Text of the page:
Wang enrolled in Lyombe Eko's media law class and was enthralled with the issues and questions posed.
“The way Eko deciphered the logic of media and how constitutional rights must be protected in the digital landscape we're living in captured my interest,” Wang said.
It was during his undergraduate years that something else piqued Wang's interest, too.
Wang says it can be daunting for international students to immerse themselves in local culture. While many opportunities are offered through the university and local organizations, it is tempting to form subgroups of those who speak your language and insulate yourself.
So, when a friend invited Wang to watch the Texas Tech Rodeo Team compete, Wang was hesitant. Not only was it a completely new experience, but it also seemed like part of the southern aesthetic he was disinterested in.
So, one could imagine Wang's surprise when he liked it.
“I was very intrigued,” Wang said. “I was impressed by the way they interacted with the animals. And just to see such large animals moving around right in front of me was amazing.”
Wang is from one of the larger cities in the Yunnan province and considered himself a ‘city-slicker' before moving to Texas. Being within an arm's length of dozens of cows was a culture shock, to be sure.
What Wang had assumed would be simple turned out to be the most enthralling thing he'd ever seen.
“The movement of the cowboys on horseback was so graceful,” he said. “And the strategy the riders had to use with the gates and barrels was really impressive.”
Maybe West Texas was more than what met the eye.
From Rancher to Researcher
After visiting the rodeo, Wang's whole personality turned into the Wild West.
Tindle took Wang to his first Cavender's over that Thanksgiving break. Not only did he start dressing like a cowboy, but he also decided to speak with a West Texan accent.
Easier said than done.
Wang began to study the dialect, shift vowel sounds and even focus on the very placement of his lips when saying certain words.
After a few months of practice, his accent became noticeable. After a few years, it became impressive.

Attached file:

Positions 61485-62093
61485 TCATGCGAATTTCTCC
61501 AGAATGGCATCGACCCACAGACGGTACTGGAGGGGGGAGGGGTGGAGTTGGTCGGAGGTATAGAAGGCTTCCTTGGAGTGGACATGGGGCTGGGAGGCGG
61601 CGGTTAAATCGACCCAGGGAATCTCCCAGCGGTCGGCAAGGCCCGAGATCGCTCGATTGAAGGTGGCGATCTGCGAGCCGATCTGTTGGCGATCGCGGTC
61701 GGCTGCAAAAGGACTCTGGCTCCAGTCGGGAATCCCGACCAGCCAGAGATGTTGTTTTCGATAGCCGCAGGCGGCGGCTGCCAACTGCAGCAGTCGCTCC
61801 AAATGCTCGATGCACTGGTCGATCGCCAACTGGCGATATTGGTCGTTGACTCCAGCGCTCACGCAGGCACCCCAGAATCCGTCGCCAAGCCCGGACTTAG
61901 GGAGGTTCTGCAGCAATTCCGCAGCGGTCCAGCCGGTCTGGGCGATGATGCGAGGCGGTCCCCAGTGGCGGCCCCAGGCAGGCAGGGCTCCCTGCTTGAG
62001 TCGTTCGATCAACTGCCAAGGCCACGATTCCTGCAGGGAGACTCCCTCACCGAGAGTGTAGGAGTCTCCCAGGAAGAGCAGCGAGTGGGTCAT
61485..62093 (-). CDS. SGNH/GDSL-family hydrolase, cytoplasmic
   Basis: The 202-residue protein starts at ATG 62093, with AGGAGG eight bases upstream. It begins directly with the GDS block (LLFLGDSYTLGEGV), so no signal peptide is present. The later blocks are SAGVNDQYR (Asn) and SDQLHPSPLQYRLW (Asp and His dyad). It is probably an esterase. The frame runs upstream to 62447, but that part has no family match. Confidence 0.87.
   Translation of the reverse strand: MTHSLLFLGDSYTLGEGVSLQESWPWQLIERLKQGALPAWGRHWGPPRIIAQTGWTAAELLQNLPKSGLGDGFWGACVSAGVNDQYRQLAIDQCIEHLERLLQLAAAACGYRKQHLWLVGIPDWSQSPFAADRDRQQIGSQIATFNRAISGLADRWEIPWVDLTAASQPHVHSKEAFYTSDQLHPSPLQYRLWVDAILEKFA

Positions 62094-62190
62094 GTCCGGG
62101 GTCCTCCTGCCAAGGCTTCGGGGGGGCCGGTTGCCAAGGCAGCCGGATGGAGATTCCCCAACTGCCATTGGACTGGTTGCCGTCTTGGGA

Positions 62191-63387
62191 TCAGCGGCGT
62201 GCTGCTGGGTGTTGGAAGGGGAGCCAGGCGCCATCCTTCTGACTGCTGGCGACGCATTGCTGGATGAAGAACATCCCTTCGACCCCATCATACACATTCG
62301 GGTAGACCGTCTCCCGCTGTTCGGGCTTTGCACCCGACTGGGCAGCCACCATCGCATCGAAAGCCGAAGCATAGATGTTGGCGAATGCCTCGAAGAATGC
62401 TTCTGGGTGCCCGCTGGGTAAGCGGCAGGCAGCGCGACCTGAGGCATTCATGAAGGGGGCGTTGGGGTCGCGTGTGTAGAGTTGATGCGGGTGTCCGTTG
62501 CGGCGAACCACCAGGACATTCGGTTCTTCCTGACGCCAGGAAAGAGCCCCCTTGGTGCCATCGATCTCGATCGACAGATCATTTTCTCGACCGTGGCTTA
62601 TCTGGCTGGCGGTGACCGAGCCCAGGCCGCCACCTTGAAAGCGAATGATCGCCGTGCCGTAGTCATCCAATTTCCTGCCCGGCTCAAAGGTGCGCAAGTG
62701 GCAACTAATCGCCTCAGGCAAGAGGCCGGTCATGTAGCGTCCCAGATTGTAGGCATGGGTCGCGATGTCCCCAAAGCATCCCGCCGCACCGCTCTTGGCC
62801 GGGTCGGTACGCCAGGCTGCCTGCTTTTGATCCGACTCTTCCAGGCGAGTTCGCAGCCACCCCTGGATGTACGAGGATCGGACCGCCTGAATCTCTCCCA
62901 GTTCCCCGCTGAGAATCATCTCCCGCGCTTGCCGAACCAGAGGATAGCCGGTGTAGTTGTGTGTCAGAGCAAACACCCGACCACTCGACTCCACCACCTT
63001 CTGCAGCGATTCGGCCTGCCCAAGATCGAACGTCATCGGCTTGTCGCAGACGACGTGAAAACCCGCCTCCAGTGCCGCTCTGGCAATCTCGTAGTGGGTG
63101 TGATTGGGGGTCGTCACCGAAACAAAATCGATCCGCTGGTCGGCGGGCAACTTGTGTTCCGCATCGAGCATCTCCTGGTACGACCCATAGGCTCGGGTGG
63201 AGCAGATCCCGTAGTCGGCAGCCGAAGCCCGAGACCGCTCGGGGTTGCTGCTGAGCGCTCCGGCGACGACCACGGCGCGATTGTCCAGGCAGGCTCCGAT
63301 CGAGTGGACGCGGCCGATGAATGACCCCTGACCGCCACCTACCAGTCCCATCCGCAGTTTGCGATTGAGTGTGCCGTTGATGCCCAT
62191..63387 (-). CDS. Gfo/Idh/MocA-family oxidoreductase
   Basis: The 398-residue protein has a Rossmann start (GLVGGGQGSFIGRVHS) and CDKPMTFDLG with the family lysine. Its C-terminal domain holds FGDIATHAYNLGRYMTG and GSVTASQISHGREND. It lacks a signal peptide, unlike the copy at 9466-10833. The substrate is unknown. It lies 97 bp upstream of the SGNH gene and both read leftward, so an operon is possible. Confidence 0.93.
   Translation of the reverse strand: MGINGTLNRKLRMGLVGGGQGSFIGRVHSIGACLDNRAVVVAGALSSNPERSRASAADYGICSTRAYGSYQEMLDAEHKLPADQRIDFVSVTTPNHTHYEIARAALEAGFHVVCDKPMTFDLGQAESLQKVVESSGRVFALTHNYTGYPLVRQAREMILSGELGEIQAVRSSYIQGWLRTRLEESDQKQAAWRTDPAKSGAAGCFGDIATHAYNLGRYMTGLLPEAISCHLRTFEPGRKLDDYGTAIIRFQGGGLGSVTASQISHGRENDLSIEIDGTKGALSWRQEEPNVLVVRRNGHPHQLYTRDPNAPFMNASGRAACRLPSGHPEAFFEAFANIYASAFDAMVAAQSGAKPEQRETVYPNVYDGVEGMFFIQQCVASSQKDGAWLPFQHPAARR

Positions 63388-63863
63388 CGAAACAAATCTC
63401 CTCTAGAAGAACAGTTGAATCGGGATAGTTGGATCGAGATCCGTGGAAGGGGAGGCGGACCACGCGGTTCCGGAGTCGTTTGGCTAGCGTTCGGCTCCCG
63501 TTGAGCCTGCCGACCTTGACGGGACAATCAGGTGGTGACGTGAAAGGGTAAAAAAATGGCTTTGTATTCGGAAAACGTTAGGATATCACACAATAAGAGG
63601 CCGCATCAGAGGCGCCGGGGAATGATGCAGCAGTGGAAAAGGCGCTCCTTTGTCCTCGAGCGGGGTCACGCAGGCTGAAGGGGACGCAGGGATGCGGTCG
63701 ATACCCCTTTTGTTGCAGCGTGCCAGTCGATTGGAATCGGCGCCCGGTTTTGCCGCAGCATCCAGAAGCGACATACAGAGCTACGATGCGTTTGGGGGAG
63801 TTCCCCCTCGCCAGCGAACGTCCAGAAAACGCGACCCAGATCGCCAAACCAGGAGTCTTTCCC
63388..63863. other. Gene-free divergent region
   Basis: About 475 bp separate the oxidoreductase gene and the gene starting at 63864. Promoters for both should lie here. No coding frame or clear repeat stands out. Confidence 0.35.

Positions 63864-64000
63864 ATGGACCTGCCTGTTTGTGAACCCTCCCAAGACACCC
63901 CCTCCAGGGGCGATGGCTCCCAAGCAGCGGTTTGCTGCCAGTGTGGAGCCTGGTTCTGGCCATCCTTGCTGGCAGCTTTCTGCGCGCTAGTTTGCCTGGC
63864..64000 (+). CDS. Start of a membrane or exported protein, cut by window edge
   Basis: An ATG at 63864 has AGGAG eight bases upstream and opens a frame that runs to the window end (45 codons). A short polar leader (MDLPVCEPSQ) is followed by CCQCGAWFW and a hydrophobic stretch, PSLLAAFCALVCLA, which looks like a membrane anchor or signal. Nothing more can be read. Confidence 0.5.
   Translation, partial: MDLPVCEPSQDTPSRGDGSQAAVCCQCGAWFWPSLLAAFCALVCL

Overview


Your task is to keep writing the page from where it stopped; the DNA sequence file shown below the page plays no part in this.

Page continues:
Pleased with his progress as graduation approached, Wang felt prepared to chase his dream job: being a cowboy on a cattle ranch.
One issue, his visa would only allow him to stay for one year before having to reapply.
Wang decided he'd ranch down in Mexico or even go herd camels in the Middle East. But Tindle suggested another option.
“Why don't you consider going to graduate school?” he asked Wang.
At first, Wang was opposed to the idea. He had never loved school, so the idea of prolonging it sounded boring compared to the image in his head of riding into the sunset in his new hat and boots.
Tindle insisted that Wang could take his newfound love for ranching and turn it into something substantial with graduate studies.
Skeptical but curious, Wang investigated what that might look like. Before committing to graduate school though, he wanted to know for himself if it would be worthwhile.
He began volunteering with Lubbock Feeders, a facility on the outskirts of town.
“I figured they had plenty of guys in cowboy boots already working for them, but maybe they didn't have a guy in cowboy boots with a camera,” he said.
Wang took everything he'd learned in his media strategies program and offered to be Lubbock Feeders' one-stop -shop for all things communication and media related. As Wang made himself valuable, opportunities to get more involved at the company presented themselves.
Soon he was up on horseback and getting real ranching experience.
He was thrilled.
Then COVID-19 hit and anyone who didn't have to be there was sent home.
Partly because he had the time, and partly because he realized a master's would help him make a difference in cattle ranching – Wang applied for the Master of Arts in Mass Communication program at Texas Tech.
Wang had always been smart; he'd often just been disinterested. This time was different.
He began to form a thesis on the digital divide in the cattle industry. His research found that large facilities have the resources to implement digital and technological strategies, while smaller operations around the country struggle to adopt new technology.
Such technological interventions include detecting illnesses in cattle quicker, maximizing feed, cutting down on waste and ensuring quality nutrition.
“Lab-grown meat is an innovation that's taking the industry by storm,” Wang said. “If this takes off, it will be very hard for ranches to survive.”
Wang had completely fallen in love with a career that he saw disappearing before his eyes.
Ranchers need to be early adopters right now. They need to embrace innovation more than they might like if they want a job in 10 years, said Wang.
Last year, Wang decided to pursue a doctoral degree, his research having grown from the digital divide into observing and influencing sentiment in cattle ranching.
He is now studying if those working in agriculture are more resistant to climate-centered messaging. Not only because he finds the issue fascinating to study, but because he wants to preserve the wide-open spaces he has come to love.
“Texas Tech brought me here, but the West Texas culture kept me here,” Wang said.
And by culture, he's not merely referring to boots and hats.
“The kindness and decency of the people here is special,” he said.
In fact, Wang met his wife in the doctoral program. They got married last semester.
“My wife was born and raised in West Texas, so I think we'll be sticking around.”